And then you have Andy Harris, who hasn’t had a primary where he’s unopposed since 2012. Then again, since first being nominated in 2008 in a surprise upset of longtime erstwhile moderate GOP Congressman Wayne Gilchrest (who will likely continue his semi-annual biennial tradition of endorsing the Democrat in the race) Harris has dispatched primary foes like King Kong swatting away airplanes while perched on a skyscraper: 68% against Rob Fisher in 2010, 78% against Jonathan Goff, Jr. in 2014, and the same 78% against a tag team of Goff, Sean Jackson, and former Delegate Michael Smigiel in 2016. Martin Elborn and Lamont Taylor may be nice guys, but they probably won’t do any better – nor should they. It would be the Democrats’ dream if one of these two somehow won the primary because they aren’t coming across to me as very serious candidates. That would be about the only way the Democrats could level the field in this district.

I’ve liked Andy Harris as a legislator since his days in the Maryland General Assembly – Andy was, for several years until 2016, the only Maryland legislator to achieve a perfect session score on the monoblogue Accountability Project., Admittedly, there have been a couple times I didn’t vote for him: come on, when your Libertarian friend is running for Congress, how can you not vote for him when you know the district is safely Republican? And I liked the last guy the LP had (Matt Beers), too – he was ready to shrink government more than Andy would, and that’s saying something.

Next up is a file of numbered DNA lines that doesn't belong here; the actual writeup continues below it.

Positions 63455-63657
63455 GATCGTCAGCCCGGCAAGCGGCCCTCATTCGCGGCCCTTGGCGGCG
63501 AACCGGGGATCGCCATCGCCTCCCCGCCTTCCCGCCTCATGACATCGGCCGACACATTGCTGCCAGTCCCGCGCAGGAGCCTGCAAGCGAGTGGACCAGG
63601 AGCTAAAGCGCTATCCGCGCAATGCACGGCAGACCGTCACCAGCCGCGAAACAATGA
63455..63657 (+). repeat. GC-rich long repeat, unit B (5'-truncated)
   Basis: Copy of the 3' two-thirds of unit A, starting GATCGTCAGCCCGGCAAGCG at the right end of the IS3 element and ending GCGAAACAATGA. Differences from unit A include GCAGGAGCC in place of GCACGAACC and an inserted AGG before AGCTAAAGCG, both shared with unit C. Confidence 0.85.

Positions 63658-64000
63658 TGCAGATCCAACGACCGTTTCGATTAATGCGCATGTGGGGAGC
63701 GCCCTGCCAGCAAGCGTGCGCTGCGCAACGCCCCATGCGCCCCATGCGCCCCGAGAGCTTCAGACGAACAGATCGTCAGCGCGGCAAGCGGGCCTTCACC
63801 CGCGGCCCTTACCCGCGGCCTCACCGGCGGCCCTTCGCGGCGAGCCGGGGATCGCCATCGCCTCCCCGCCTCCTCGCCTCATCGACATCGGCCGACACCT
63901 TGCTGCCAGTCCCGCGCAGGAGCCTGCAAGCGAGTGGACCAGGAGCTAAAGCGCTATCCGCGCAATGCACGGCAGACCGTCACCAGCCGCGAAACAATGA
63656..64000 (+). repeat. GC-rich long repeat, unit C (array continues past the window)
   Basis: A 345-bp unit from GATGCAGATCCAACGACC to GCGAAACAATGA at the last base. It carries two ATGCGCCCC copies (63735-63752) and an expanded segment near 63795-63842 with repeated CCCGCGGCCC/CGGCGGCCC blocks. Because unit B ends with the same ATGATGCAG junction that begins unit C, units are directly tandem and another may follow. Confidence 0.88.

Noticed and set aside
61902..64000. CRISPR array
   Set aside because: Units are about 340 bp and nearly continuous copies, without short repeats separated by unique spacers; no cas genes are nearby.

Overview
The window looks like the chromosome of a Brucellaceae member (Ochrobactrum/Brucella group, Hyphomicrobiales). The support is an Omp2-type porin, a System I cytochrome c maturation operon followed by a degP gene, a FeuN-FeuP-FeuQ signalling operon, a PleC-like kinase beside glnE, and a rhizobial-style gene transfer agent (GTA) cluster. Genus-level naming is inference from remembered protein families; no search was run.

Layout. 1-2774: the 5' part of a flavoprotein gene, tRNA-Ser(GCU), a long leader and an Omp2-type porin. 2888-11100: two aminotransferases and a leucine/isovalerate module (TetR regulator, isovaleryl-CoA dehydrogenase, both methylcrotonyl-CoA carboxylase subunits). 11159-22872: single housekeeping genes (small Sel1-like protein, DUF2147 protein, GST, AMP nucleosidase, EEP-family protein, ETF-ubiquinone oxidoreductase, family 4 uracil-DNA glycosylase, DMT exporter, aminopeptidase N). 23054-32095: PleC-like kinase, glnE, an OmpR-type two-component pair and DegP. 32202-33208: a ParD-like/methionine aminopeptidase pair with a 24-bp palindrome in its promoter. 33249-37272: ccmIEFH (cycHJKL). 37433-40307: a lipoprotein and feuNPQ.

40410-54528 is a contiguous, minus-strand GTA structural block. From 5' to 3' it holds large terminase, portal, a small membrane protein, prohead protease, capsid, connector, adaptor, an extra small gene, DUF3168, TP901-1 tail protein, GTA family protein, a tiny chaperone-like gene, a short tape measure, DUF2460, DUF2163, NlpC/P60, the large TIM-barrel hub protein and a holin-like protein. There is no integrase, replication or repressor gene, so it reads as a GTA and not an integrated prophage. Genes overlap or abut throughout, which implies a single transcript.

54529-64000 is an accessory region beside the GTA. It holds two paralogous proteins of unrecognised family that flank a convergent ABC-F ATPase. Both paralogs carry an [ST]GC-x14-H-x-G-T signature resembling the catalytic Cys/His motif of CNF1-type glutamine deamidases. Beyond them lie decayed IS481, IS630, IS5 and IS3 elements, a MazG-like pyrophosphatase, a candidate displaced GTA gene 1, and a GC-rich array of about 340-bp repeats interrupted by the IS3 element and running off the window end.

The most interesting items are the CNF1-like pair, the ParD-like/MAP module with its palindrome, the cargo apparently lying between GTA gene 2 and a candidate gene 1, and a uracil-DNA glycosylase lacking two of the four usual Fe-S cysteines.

But this year’s Libertarian model seems to be the left-libertarian type, so there’s no excuse for me not to vote to retain Andy Harris for another term in both the primary and general elections. It makes the town hall meetings that much more entertaining.

I really don’t need to go over the state races in much detail because all three GOP nominees are set; meanwhile, the only suspense on the Democrat side is whether Tweedledum x 5 or Tweedledee x 4 will win the nod for Governor. The early polling favorite is PG County Executive Rushern Baker. In fact, my ballot on the GOP side is very boring – I have no State Senator, Delegate, or county race to vote in except for the downballot Clerk of the Court and Central Committee races. So this is probably all the analysis you get.

But I’ll keep an eye on it nonetheless in case I’m moved to say more.

Would a Lamb be slaughtered here?